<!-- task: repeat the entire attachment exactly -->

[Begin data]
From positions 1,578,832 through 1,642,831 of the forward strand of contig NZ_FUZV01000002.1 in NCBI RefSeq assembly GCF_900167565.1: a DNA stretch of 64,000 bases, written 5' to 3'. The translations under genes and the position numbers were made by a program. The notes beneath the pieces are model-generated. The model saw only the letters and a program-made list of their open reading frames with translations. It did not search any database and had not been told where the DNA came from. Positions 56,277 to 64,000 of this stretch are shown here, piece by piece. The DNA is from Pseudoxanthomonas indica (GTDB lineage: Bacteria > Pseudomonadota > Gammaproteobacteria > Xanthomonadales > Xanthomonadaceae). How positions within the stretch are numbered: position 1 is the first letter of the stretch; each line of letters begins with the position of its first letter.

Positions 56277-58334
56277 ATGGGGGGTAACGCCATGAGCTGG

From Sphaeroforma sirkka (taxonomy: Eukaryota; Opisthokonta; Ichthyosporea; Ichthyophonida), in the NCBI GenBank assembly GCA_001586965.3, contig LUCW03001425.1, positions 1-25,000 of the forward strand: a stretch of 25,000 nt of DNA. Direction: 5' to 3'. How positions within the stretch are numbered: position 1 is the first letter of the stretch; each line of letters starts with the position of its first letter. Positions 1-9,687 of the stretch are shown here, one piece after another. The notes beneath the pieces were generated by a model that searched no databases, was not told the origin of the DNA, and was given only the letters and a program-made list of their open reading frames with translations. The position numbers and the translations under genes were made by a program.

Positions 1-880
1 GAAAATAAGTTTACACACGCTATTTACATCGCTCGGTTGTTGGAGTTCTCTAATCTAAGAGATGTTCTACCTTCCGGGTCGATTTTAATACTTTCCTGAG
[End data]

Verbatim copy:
From positions 1,578,832 through 1,642,831 of the forward strand of contig NZ_FUZV01000002.1 in NCBI RefSeq assembly GCF_900167565.1: a DNA stretch of 64,000 bases, written 5' to 3'. The translations under genes and the position numbers were made by a program. The notes beneath the pieces are model-generated. The model saw only the letters and a program-made list of their open reading frames with translations. It did not search any database and had not been told where the DNA came from. Positions 56,277 to 64,000 of this stretch are shown here, piece by piece. The DNA is from Pseudoxanthomonas indica (GTDB lineage: Bacteria > Pseudomonadota > Gammaproteobacteria > Xanthomonadales > Xanthomonadaceae). How positions within the stretch are numbered: position 1 is the first letter of the stretch; each line of letters begins with the position of its first letter.

Positions 56277-58334
56277 ATGGGGGGTAACGCCATGAGCTGG

From Sphaeroforma sirkka (taxonomy: Eukaryota; Opisthokonta; Ichthyosporea; Ichthyophonida), in the NCBI GenBank assembly GCA_001586965.3, contig LUCW03001425.1, positions 1-25,000 of the forward strand: a stretch of 25,000 nt of DNA. Direction: 5' to 3'. How positions within the stretch are numbered: position 1 is the first letter of the stretch; each line of letters starts with the position of its first letter. Positions 1-9,687 of the stretch are shown here, one piece after another. The notes beneath the pieces were generated by a model that searched no databases, was not told the origin of the DNA, and was given only the letters and a program-made list of their open reading frames with translations. The position numbers and the translations under genes were made by a program.

Positions 1-880
1 GAAAATAAGTTTACACACGCTATTTACATCGCTCGGTTGTTGGAGTTCTCTAATCTAAGAGATGTTCTACCTTCCGGGTCGATTTTAATACTTTCCTGAG